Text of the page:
Decided October 30, 1901.
Local Option — Sale, What Is.
The exchange and delivery of a pint of peach brandy by a distiller to a customer for each bushel of peaches furnished by the latter, constituted a sale of the liquor in violation of local option in a prohibited district where the law is in force.
Appeal from the District Court of Shelby. Tried below before Hon. Tom C. Davis.
Appeal from a conviction for violating local option; penalty, a fine of $25.
No brief on file for appellant.
Rob't A. John, Assistant Attorney-General, for the State.
Appellant was convicted of violating the local option law, and his punishment assessed at a fine of $25.
The facts show that appellant, owner of a distillery, made a trade with prosecuting witness, by which he would exchange a pint of brandy for every bushel of peaches witness would furnish him at his distillery. The trade was carried out. Prosecuting witness delivered the peaches, and subsequently obtained from appellant fifty-six pints of peach brandy in payment for fifty-six bushels of peaches furnished. The question presented is whether or not this is a sale under the local option law. We deem it unnecessary to enter into a discussion of this matter, as the question was decided adversely to appellant's contention in Keaton v. State (Texas Crim. App.), 36 S.W. Rep., 440. See also Commonwealth v. Clark, 14 Gray, 367. The facts show an evasion of the local option law, and it would be immaterial that money was not paid. The exchange of any other commodity or goods for liquor, or liquor for goods, would bring it within the operation of the law.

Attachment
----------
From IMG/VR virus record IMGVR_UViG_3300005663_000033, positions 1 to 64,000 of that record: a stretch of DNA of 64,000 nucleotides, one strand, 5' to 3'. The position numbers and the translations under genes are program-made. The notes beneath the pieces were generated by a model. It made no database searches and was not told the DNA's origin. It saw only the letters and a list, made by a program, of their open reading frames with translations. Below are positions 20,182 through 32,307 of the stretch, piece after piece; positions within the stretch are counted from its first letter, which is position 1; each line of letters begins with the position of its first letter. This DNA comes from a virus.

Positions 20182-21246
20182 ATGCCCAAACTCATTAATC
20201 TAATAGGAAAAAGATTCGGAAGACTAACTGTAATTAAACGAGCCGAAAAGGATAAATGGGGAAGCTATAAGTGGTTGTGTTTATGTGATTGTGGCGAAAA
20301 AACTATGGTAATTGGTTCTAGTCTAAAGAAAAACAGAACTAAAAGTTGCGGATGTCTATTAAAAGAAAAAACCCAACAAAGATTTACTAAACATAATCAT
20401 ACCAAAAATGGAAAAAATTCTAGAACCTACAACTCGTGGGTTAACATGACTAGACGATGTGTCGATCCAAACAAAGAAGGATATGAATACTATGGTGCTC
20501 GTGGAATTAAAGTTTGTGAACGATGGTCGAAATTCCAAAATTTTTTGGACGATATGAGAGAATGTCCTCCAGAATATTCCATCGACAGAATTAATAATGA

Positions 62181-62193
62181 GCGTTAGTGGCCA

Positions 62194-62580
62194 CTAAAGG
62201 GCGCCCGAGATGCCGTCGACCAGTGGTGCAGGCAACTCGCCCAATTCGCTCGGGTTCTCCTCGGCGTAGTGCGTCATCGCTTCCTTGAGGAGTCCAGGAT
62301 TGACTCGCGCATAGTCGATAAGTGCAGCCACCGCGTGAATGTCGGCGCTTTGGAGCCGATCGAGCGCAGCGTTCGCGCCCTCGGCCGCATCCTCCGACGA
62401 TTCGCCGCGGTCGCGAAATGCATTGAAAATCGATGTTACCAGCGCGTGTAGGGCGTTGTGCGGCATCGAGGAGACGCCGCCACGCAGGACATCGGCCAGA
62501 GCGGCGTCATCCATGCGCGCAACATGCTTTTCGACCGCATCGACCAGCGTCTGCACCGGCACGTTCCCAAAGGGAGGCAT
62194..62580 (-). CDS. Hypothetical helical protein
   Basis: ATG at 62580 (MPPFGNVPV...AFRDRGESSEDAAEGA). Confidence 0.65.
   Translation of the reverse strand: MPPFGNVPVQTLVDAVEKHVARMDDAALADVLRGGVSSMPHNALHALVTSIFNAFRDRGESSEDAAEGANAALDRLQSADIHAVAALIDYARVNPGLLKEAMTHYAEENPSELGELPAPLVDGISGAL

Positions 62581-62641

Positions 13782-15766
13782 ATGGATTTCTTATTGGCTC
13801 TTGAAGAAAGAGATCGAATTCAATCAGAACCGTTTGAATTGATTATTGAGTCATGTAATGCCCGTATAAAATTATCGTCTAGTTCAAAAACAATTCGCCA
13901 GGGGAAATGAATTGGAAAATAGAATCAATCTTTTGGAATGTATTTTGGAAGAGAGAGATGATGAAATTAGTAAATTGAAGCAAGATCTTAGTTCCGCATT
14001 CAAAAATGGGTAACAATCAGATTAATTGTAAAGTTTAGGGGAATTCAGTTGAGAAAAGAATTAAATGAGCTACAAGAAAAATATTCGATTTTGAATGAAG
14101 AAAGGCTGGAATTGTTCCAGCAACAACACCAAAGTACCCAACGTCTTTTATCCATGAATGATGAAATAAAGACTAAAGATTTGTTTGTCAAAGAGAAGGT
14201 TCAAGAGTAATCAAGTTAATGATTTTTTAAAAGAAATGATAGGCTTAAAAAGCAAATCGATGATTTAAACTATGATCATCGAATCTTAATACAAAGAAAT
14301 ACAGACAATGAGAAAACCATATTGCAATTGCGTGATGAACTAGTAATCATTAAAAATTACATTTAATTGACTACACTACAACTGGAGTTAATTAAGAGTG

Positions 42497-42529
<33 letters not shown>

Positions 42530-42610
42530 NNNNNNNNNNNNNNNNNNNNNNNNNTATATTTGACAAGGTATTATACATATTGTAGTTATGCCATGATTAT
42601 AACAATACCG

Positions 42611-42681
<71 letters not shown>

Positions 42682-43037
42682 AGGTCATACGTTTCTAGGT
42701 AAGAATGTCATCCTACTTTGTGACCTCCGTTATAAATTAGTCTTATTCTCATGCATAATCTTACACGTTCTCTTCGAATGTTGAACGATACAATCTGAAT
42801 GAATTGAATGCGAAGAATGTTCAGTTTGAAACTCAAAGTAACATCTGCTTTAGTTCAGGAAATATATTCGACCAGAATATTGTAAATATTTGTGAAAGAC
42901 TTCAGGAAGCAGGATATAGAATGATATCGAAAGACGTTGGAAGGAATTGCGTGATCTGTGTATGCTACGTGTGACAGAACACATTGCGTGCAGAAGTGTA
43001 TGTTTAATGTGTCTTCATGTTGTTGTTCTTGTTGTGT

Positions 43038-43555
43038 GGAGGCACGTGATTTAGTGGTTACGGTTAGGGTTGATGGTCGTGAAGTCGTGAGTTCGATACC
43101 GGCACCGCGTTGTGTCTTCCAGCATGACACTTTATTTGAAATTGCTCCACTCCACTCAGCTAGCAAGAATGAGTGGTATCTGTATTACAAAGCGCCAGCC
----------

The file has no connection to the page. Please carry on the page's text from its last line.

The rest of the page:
The judgment is affirmed.